Farouk Kaddoumi, a Palestine Liberation Organisation (PLO) official, has told Al Jazeera he stands by documents that he says show that Mahmoud Abbas, the Palestinian president, was involved in a conspiracy to assassinate Yasser Arafat, his predecessor.
Abbas's Fatah party has dismissed Kaddoumi's claim that Abbas had in a meeting with Ariel Sharon, the ex-Israeli prime minister, discussed Arafat's killing.
Kaddoumi, the head of the political department of the PLO and the second-most senior leader of Fatah, first levelled the allegations on Tuesday.
On Wednesday, he defended his charge and said: "I have not made accusations against anyone, but I have meeting transcripts which accuse people … Transcripts of meetings between Sharon, Abu Mazen [Abbas], and [former Palestinian security adviser Mohammed] Dahlan.
"I have not accused anyone. I just offered a document. If the document, as they claim, has no basis, they are welcome to prove their point.
"However, I strongly believe that the document is an original one and all information included in it is correct. And, since 2004 until today, the actions of some members of the Palestinian Authority have definitely proven to me that these issues are correct."
Arafat died in a Paris hospital in November 2004 after falling into a coma.
Hussein al-Shaikh, the secretary of Fatah in the West Bank, criticised Kaddoumi, who was one of the group's founders, and called for a meeting of the central committee to discuss the allegations.
Al-Shaikh said: "For what reasons and purposes and for the interest of which party Abu Lutif [Kaddoumi] raises such an issue now?."
Kaddoumi, who lives in Tunisia, said he had waited five years to air the allegations as he had been gathering more evidence.
"I believe today is the right time to offer them with the document to discuss it in the upcoming Fatah conference," he told Al Jazeera.
"I hoped that the conference will be held oversees, so we can discuss the document, but, unfortunately, when the location was changed and Abu Mazen [Abbas] took a unilateral decision to hold the conference under the Israeli occupation, I decided to publish the information."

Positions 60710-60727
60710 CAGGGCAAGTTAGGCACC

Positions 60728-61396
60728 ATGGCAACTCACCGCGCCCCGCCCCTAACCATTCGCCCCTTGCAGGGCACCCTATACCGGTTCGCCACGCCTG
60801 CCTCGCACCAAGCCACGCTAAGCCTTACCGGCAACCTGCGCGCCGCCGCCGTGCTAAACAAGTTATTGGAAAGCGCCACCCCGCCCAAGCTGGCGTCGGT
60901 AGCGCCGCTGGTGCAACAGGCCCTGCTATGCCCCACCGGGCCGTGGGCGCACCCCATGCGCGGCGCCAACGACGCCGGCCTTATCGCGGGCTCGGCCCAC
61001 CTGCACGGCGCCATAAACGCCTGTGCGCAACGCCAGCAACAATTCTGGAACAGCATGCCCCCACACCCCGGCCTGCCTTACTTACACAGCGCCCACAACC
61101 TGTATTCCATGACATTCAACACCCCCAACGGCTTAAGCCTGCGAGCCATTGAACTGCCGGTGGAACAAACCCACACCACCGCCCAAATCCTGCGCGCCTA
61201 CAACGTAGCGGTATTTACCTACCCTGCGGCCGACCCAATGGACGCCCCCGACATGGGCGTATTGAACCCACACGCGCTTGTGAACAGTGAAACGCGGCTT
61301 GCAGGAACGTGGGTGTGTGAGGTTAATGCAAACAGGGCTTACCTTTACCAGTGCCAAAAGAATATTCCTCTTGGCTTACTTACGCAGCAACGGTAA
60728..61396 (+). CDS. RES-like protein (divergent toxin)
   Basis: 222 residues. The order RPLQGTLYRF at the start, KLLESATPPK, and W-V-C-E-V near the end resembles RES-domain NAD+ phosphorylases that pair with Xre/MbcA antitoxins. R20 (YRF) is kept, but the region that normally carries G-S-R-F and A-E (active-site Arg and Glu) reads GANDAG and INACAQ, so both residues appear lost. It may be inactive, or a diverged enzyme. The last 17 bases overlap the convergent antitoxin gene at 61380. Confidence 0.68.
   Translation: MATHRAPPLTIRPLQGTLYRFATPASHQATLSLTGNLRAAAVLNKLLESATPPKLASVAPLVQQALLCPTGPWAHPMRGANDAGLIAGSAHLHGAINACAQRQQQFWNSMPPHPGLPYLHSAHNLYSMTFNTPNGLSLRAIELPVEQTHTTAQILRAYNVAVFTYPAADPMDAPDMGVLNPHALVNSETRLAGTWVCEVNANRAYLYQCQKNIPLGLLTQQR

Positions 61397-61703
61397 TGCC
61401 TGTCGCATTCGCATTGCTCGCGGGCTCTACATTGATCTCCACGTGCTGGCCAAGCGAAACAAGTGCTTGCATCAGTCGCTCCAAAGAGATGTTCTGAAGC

Fatah is scheduled to hold its first party congress in 20 years in the West Bank in August 4, but Kaddoumi will be unable to attend because of its location.
Kaddoumi is a long-time rival of Abbas and does not recognise any of the interim peace deals agreed between Israel and the Palestinian Authority.
Al Jazeera shut out
The Palestinian Authority (PA) has suspended Al Jazeera's news operation in the West Bank and threatened to take it to court over its reporting of Kaddoumi's allegations.
The information ministry accused the network of "devoting significant segments of its broadcasts to incitement against the Palestine Liberation Organisation (PLO) and the Palestinian Authority (PA)".
|Al Jazeera was told to shut its West Bank office after reporting the allegations [AFP]
The accusations were rejected by Al Jazeera.
In a statement, Al Jazeera said it was "stunned" that it had been sanctioned for the story, which had also been aired by several other media.
"Al Jazeera is astonished to learn of the Palestinian Authority's decision to suspend the network’s operations in the West Bank and the PA's intention to take legal action against Al Jazeera's Arabic channel.
"Al Jazeera believes that it has maintained strict professional journalistic standards and acted in accordance with its Code of Ethics in its coverage, and that the Palestinian Authority's reaction reflects a repression of the freedom of media and a refusal to tolerate the opinions of others.
"Al Jazeera is surprised that it has been targeted by this decision while many other Arab and international media organisations also broadcast Kaddoumi's allegations.